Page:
[3dem] Carbon evaporation systems for TEM
Svetomir B Tzokov
s.b.tzokov at sheffield.ac.uk
Thu Oct 7 03:46:28 PDT 2010
We have the Cressington carbon coater and recently I had to reply to a colleague who was asking similar questions. I am just quickly modifying the text for this Email. Please, let me know if you need more info.
The Cressington Carbon Coater is simple and reliable instrument that can give very reproducible results when used properly. We use it for preparation of mainly continuous films, but also for holey films, if need arises.
Some more information about its performance:
A. Carbon film thickness.
Thickness control can be achieved in three ways.
1. Thickness monitor. It has replaceable sensors that are also sensitive to the vacuum in the chamber and eventually get covered with carbon film, so they can't be used more then several times. If used with a new sensor and always at the same vacuum, the Thickness Monitor can be quite reliable. However, we use it very rarely, now, because the two other methods for controlling the carbon thickness give very good results, too - without the need to worry about sensors, vacuum etc.
2. Small object (piece of paper, the mica itself), creating a shadow on the supporting filter paper. The contrast of the shadow can give you very good idea about the actual film thickness. Obviously, you will need a clean glass for that observation.
3. The rod that is evaporated can be sharpened to give desired thickness of the carbon film. The longer the fine tip of the rod, the thicker the carbon film. With some practice, you can easily "calibrate" the length of the evaporating carbon section to the thickness of the film.
We quite reproducibly obtain films with thickness of 100 to 250 Angstroms, we aim at about +/-50 Angstroms accuracy or better. In practice, it is not very difficult to get about +/- 20 Angstroms accuracy.
We (at least myself) never used our coater for shadowing, I am not sure if it has the right attachment for that and I cannot comment. What I know is that you can select different attachments for different purposes, this coater can be quite flexible.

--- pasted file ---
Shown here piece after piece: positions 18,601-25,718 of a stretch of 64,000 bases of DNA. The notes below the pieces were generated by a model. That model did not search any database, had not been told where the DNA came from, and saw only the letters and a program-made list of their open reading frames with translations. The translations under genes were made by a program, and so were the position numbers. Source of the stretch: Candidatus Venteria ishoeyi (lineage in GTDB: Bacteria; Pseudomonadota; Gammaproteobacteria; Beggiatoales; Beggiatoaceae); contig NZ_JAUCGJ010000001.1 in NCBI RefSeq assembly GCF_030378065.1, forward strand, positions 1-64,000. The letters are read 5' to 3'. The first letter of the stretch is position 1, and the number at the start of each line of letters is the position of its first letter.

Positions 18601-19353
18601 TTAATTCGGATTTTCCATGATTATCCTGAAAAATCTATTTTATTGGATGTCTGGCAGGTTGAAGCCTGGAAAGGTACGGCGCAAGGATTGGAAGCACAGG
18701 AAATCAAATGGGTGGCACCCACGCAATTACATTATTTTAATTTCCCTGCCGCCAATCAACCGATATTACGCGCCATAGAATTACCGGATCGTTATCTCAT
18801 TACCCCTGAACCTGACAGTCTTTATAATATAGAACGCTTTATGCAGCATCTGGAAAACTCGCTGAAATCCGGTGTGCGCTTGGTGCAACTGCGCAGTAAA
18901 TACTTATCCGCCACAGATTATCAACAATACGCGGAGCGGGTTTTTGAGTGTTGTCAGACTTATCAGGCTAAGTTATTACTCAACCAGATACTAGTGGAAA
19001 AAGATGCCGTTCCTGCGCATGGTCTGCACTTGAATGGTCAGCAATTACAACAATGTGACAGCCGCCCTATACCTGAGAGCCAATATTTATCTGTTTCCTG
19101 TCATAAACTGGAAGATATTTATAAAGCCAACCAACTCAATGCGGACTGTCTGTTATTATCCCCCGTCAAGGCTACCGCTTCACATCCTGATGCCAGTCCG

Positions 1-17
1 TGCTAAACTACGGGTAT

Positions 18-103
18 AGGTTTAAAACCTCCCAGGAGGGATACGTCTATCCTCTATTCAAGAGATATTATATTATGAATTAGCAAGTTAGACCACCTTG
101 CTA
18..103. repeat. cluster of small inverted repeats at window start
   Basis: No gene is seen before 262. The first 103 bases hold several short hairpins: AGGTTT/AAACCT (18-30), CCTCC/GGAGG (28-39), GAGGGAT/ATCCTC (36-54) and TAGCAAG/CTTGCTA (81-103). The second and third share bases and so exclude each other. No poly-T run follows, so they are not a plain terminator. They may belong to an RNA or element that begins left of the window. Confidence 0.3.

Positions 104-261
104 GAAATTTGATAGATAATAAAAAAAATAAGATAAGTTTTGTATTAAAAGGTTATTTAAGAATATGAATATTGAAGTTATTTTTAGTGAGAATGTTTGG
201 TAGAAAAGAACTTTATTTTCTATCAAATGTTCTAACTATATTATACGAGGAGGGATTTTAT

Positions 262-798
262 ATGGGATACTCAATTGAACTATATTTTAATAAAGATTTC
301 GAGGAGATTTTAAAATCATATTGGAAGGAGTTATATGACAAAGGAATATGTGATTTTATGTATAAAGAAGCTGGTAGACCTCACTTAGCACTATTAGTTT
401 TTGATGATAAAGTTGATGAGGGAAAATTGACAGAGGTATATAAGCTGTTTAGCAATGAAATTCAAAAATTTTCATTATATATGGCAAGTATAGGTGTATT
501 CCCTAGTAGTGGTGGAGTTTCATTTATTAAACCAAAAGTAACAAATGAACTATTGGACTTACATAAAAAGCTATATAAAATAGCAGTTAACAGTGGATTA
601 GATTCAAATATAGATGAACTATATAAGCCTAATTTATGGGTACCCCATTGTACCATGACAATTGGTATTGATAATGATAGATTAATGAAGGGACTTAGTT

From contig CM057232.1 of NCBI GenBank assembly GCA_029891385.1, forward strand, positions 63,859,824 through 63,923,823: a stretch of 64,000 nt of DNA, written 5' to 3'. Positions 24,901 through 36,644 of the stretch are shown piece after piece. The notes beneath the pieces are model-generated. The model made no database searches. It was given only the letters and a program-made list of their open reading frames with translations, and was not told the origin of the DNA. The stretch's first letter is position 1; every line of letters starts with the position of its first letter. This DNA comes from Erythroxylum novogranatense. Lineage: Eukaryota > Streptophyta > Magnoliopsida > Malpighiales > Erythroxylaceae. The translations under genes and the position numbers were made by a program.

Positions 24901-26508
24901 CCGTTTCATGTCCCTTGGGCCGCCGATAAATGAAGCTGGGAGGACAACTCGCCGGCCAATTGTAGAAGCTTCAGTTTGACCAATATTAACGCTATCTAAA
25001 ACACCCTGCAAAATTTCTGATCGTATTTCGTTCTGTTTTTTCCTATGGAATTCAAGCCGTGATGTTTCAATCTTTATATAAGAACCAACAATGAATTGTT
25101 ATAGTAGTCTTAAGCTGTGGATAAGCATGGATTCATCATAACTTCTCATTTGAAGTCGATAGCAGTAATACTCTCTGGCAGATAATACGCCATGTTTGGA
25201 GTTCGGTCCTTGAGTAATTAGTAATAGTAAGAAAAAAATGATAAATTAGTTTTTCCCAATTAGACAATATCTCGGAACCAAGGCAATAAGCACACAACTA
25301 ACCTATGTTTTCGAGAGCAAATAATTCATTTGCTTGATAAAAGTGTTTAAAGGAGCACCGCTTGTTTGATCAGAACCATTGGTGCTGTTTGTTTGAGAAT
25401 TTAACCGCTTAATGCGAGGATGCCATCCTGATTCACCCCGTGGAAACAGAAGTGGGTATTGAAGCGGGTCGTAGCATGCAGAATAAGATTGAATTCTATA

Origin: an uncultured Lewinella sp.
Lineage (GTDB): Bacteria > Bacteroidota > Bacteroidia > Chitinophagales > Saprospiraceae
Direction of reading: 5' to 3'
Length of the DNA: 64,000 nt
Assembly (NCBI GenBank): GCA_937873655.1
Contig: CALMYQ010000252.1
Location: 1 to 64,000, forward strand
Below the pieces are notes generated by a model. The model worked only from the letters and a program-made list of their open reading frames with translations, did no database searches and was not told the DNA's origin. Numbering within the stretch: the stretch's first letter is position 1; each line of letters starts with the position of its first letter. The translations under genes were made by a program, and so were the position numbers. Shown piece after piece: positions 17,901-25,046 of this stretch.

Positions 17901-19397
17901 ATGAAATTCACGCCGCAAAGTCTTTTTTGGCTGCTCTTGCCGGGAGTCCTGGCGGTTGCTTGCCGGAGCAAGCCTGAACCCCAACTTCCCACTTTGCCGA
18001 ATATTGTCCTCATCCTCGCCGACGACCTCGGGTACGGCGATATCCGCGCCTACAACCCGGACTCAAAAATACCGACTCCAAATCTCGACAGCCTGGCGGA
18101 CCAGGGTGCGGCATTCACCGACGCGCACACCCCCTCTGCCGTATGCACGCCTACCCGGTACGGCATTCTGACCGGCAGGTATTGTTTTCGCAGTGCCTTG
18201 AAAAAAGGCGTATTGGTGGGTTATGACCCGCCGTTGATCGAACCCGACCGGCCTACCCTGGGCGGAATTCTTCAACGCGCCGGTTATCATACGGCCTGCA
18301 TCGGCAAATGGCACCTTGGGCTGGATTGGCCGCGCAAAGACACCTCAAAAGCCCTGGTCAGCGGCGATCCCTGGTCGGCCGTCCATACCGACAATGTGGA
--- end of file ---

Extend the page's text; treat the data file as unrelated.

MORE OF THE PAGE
Apparently, Jeol are making quite good Carbon Coaters, as well - but we don't have experience with their coater or the Quorum Tech coater.
This is only our experience, hope it is helpful.
On 7 Oct 2010, at 02:15, Joaquin Ortega wrote:
> Dear Colleagues,
> I am looking into buying a compact bench-top carbon evaporation system to prepare continuos and holey carbon grids for cryo-TEM.
> I was wondering which systems people are using out there and whether they produce good quality and resistant carbon films.
> Two systems that I found browsing in the web are:
> 1. 208C High Vacuum Turbo Carbon Coater from Cressington (http://www.tedpella.com/cressing_html/cres208C.html)
> 2. K975X Turbo-Pumped Thermal Evaporator (http://www.quorumtech.com/products/bench-top-vacuum-evaporators/k975x-bench-top-vacuum-evaporator-digital-control.html)
> Any experiences (good or bad) with these two particular systems.
> Thank you for your input.
> Joaquin Ortega. Ph.D.
> Associate Professor
> Department of Biochemistry and Biomedical Sciences
> Michael DeGroote Institute for Infectious Disease Research
> McMaster University, HSC 4H24
> Hamilton. ON Canada L8N 3Z5
> 905-525 9140 x22703.
> 3dem mailing list
> 3dem at ncmir.ucsd.edu
More information about the 3dem